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Jesse Owens

James Cleveland Jesse Owens (September 12, 1913 – March 31, 1980) was an American track and field athlete and four-time Olympic gold medalist in the 1936 Games.

Owens specialized in the sprints and the long jump and was recognized in his lifetime as perhaps the greatest and most famous athlete in track and field history.[2] His achievement of setting three world records and tying another in less than an hour at the 1935 Big Ten track meet in Ann Arbor, Michigan, has been called the greatest 45 minutes ever in sport[3] and has never been equaled. At the 1936 Summer Olympics in Berlin, Germany, Owens won international fame with four gold medals: 100 meters, 200 meters, long jump, and 4 × 100 meter relay. He was the most successful athlete at the Games and, as a black man, was credited with single-handedly crushing Hitlers myth of Aryan supremacy, although he wasnt invited to the White House to shake hands with the President, either.[4]

The Jesse Owens Award is USA Track and Fields highest accolade for the years best track and field athlete. Owens was ranked by ESPN as the sixth greatest North American athlete of the twentieth century and the highest-ranked in his sport.[5] [6] In 1999 he was on the six man short list for the BBCs Sports Personality of the Century.[7]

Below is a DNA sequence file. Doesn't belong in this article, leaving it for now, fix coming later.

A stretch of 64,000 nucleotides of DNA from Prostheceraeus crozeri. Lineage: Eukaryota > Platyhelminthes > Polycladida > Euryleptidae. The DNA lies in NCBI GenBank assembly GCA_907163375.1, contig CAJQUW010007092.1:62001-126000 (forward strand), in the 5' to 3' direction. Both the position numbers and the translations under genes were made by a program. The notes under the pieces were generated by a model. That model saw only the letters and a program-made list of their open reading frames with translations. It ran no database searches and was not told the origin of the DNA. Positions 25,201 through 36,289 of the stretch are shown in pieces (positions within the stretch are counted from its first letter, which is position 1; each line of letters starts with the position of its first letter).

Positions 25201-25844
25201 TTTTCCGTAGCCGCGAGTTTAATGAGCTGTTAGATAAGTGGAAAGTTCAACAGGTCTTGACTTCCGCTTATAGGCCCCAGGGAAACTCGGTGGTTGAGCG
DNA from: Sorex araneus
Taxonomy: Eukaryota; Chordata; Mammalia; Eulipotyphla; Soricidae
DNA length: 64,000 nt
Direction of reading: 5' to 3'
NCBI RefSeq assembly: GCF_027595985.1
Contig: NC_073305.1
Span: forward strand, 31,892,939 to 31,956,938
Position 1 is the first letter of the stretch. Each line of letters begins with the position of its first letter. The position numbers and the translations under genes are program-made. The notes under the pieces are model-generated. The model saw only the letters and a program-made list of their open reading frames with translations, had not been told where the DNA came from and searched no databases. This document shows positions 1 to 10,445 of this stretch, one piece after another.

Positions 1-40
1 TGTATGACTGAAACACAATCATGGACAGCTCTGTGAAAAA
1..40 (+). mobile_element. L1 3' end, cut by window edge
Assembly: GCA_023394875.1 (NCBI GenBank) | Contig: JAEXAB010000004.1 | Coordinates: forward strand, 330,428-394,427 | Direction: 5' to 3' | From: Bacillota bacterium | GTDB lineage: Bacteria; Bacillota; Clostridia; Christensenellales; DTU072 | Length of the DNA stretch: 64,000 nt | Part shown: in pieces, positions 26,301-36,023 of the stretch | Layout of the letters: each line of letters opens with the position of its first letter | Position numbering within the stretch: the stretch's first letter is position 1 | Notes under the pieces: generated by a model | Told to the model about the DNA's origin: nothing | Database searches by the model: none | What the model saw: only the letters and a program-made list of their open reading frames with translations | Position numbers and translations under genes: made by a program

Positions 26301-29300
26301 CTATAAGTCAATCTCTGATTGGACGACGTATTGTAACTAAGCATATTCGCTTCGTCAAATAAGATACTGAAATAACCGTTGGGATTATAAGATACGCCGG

Owens was the youngest of ten children, three girls and seven boys, born to Henry Cleveland Owens (a sharecropper) and Mary Emma Fitzgerald in Oakville, Alabama, on September 12, 1913. J.C., as he was called, was nine years old when the family moved to Cleveland, Ohio, for better opportunities, as part of the Great Migration, when 1.5 million African Americans left the segregated South. When his new teacher asked his name (to enter in her roll book), he said J.C., but because of his strong Southern accent, she thought he said Jesse. The name stuck, and he was known as Jesse Owens for the rest of his life.[8]

As a youth, Owens took different jobs in his spare time: he delivered groceries, loaded freight cars and worked in a shoe

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